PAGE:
1book140: Vote for a Weird-Fiction Book to Read in July

The choices for our Twitter book club this month range from Cthulian horror to pizza-delivery absurdism.
Gollancz; Melville House; William Morrow Books; Random House Vintage
At the beautiful observatory where H.P. Lovecraft worked and wrote during his time in Providence, Rhode Island, fans still gather to celebrate his weird, fantastic genius.
After I posted the photo to Twitter, our online community decided to focus on Weird Fiction this month and nominated over 50 books for our Twitter book club to consider reading. I've picked four finalists here. Vote below, before noon on Tuesday, July 1st. This month's selections have been especially great; do visit the comments of our nomination post to find out what other books we love.

The Necronomicon is a comprehensive collection of some of Lovecraft's most strange and iconic tales, stories that French author Michel Houellebecq says are "an open slice of howling fear." Lovecraft is one inspiration to China Miéville, whose novel The City and The City we read in 2012. How does Miéville react to Lovecraft's racism? Like Houellebecq, he argues that Lovecraft's racist, virtiginous horror led to the writing's poetic, trancelike quality.

If we read Lovecraft this month, we'll also discuss a remarkable film version of The Call of Cthulhu, which reproduced 1920s film technology to imagine what might have happened if the story had been filmed.

In A Highly Unlikely Scenario, an absurdist fiction by Rachel Cantor, "a customer-service rep for a Pythagorean pizza company must save the world by time traveling and speaking to historical figures through the Neetsa Pizza support line." Writing in the New York Times, Lydia Netzer calls it "a novel about being incredulous and certain at the same time, about listening without judgment, about acting on faith."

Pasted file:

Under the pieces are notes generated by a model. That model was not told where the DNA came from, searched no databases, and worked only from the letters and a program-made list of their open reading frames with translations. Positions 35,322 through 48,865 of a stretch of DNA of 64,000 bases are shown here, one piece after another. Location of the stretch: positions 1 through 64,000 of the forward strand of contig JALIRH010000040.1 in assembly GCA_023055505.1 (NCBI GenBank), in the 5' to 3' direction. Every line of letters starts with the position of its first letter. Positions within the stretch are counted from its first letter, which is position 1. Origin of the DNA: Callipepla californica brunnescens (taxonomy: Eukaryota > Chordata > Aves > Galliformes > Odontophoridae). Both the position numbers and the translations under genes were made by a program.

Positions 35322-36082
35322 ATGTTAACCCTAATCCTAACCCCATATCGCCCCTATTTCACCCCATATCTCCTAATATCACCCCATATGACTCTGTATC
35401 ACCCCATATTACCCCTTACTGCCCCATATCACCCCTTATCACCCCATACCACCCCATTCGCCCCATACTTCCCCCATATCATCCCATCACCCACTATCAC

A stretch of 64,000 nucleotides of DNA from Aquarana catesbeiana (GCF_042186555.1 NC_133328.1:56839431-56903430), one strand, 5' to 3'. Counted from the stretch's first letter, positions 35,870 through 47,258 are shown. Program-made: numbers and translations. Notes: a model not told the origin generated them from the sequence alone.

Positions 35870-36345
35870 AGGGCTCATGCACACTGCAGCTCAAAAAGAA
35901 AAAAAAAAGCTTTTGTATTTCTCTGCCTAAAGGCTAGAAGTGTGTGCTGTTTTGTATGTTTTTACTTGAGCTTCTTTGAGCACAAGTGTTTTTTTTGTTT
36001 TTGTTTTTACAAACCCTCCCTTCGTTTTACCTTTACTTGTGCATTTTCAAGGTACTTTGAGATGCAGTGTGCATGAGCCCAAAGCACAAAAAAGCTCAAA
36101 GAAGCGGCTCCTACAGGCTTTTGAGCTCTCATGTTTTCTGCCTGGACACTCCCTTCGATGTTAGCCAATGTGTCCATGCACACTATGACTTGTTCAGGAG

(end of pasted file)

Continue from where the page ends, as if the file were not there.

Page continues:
If we pick this book, let's also include a conversation about the bizarre and beautiful Voynich Manuscript, which features prominently in the novel.

The Ocean at the End of the Lane, by Neil Gaiman. When a seven-year-old boy and his father discover that their stolen car has been used for suicide next to a local pond, the boy cannot fathom that the pond might be an ocean, or that the powerful and mysterious women who live nearby might be more than they seem. 

Reviewers have been enthralled by the ways this novel confronts the terror and wonder of childhood and reading. Gaiman has a special place at @1book140. His novel American Gods was the first book we read. 

Geek Love, by Katherine Dunn, is the story of a biohacking, freak family that starts a circus after they succeed in experimenting with DNA. Terry Gilliam loved it, saying that "it made me ashamed to be so utterly normal." Caitlin Roper's dramatic review of Geek Love in Wired from March offers fantastic background on Dunn's literary career.

If we choose this book, I'll spend the month sharing news from the growing movement of DIY bio-hacking.

Vote For Our July Book

Vote below to choose what to read this month. Voting closes Tuesday July 1st, at noon Eastern. Soon after, I'll announce the results and post a schedule to The Atlantic and our Twitter hashtag, #1book140.

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J. Nathan Matias develops technologies for civic participation, media analytics, and creative learning at the MIT Media Lab and Center for Civic Media. He also co-facilitates @1book140, The Atlantic's Twitter book club.

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